At the end of May, New York City’s Mayor Bloomberg proposed a soda ban to limit the amount of sugary drinks citizens can purchase. Within weeks, fast food chain Burger King released their latest dessert, the bacon sundae.
In today’s health-centered economy, these kinds of mixed messages are all too confusing. When you turn on your television and see constant ads encouraging the use of drugs for prevention and treatment of illness, as well as the importance of exercise and nutritious diet, it’s difficult to believe that something like an ice cream treat topped with bacon would even exist. But it does.
According to Burger King’s website, the new sundae contains 510 calories, 75 grams carbohydrates, 61 grams sugar, 18 grams fat, 40 milligrams cholesterol and 670 milligrams sodium.
Saturday, May 30, Mayor Bloomberg proposed the soda ban for New York City.
The goal behind the proposed ban is to lower obesity levels in children and adults by fighting the increasing portion sizes of beverages.
The New York City Department of Health and Mental Hygiene’s release of Amend Food Establishments states that “obesity is an epidemic: more than half of adult New Yorkers (58 percent) are overweight or obese; and 44 percent of NYC children aged 6 to 12 years consumed more than 1 sugary drink per day (in 2009).”
If passed on Tuesday, July 24, the ban will prohibit the sale of non-alcoholic sugary drinks larger than 16 fluid ounces. Sellers who breach this ban will be faced with a fine of no more than $200 per offense.
Restricting restaurant beverage sales would prevent citizens from purchasing what the NYCDHMH considers to be an unhealthy beverage amount, which could improve overall health. But if the government is going to take this stand against restaurants, they should do something about the other unhealthy menu items being served up, as well as providing facts why the rest of the menu won’t be regulated.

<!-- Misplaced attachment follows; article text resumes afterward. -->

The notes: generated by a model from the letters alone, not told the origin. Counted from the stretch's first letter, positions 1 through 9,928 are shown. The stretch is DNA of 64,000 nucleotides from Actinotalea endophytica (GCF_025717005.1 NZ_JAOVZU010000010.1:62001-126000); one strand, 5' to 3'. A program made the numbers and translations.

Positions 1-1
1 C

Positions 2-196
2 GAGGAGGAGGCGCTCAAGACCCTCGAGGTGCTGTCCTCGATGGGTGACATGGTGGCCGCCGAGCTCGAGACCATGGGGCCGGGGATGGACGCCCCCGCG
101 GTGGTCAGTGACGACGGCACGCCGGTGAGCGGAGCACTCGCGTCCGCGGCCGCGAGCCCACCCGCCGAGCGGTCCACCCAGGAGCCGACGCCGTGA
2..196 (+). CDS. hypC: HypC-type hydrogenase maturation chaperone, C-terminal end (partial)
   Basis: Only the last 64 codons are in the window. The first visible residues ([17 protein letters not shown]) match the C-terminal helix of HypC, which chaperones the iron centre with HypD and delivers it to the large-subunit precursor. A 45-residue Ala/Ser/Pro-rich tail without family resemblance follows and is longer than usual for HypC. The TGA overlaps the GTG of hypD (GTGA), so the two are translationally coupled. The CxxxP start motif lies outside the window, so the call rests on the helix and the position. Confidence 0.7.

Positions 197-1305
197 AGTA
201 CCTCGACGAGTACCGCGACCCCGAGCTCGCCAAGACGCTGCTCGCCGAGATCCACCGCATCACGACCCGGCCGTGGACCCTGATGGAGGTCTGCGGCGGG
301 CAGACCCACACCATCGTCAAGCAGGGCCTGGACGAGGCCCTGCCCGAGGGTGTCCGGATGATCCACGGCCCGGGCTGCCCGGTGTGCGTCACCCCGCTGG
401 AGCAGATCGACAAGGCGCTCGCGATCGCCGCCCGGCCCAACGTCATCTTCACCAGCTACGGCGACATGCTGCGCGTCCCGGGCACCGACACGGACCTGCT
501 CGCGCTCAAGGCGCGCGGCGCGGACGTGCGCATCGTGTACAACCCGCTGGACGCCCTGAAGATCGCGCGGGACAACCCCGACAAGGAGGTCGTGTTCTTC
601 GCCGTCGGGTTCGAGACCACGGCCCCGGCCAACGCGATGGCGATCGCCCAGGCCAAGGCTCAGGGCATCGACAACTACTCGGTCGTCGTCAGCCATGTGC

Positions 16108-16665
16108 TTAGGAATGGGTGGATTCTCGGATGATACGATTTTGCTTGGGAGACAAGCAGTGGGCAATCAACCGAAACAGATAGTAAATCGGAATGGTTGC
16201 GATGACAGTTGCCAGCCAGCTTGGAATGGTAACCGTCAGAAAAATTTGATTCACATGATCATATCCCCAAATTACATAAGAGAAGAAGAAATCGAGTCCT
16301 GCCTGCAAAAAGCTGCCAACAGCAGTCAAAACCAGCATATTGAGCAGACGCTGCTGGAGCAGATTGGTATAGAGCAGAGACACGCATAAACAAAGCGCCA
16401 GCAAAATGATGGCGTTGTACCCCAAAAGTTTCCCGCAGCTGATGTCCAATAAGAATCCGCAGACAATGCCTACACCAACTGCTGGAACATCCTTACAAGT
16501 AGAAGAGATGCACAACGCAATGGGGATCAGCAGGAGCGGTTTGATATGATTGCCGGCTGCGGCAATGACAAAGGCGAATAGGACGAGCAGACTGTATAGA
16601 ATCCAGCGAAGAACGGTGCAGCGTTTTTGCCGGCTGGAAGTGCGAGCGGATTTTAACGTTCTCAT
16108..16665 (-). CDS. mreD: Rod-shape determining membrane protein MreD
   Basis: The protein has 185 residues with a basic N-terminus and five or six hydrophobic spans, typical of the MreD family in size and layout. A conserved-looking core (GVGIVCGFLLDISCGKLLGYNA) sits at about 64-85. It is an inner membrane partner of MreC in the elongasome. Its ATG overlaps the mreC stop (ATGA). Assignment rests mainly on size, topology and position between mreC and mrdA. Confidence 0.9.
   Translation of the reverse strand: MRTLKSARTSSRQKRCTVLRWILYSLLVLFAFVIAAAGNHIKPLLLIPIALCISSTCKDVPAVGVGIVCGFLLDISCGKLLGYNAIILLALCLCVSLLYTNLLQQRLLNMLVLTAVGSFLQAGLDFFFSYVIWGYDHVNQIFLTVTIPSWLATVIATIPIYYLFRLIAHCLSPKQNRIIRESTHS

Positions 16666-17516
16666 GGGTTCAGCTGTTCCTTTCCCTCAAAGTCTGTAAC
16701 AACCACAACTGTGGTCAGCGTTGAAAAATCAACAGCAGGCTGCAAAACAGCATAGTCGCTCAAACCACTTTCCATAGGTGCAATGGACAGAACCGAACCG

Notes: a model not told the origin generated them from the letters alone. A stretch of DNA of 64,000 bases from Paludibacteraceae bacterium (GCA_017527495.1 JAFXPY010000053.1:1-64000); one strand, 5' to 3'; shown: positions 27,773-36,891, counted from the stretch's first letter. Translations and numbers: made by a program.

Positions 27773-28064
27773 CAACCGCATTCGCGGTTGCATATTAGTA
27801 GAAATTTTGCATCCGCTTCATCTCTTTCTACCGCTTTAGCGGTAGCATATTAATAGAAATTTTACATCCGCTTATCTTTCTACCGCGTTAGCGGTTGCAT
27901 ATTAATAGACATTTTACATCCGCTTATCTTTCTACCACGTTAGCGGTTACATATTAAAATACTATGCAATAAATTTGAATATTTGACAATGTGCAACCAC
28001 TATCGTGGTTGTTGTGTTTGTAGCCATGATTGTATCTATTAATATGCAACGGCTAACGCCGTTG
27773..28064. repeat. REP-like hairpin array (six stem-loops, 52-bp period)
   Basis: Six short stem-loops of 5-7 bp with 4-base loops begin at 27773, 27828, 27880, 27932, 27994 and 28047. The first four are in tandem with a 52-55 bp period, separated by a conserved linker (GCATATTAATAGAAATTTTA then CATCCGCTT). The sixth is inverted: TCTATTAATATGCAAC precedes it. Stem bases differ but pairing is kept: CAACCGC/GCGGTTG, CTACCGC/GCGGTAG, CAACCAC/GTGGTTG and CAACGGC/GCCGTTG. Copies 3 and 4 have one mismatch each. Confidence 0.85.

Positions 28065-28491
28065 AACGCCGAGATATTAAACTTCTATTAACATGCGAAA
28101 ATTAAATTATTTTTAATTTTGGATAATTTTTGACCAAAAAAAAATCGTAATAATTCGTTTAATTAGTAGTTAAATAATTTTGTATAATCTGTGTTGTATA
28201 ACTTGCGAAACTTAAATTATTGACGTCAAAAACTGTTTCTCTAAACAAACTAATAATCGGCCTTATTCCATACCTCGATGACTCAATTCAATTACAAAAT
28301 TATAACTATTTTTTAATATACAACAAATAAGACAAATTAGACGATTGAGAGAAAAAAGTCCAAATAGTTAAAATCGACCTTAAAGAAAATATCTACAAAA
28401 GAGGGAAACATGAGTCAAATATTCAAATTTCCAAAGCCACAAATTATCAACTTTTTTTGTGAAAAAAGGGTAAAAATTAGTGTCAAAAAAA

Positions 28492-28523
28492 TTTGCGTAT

While both the government’s allowance of the bacon sundae and proposed soda ban attempt to make an impact on health, their intention is illogical. Since government is going to start controlling beverage supply at restaurants, they need to regulate sales of other food products, from large corporations like Burger King, to prevent them from releasing other unhealthy menu items.
Why does the government feel the need to ban the sale of one unhealthy item while continuing to permit the sale of other unhealthy foods?
In today’s modern society, government involvement is increasing. But it seems to be extending past what the founding fathers originally intended.
The government shouldn’t be discriminating against certain unhealthful foods. If health regulation is necessary, it is not right for them to target one food group when there are so many other harmful ones out there.
Stephanie Sokol is a multimedia reporter for The Oakland Post.
Email her at firstname.lastname@example.org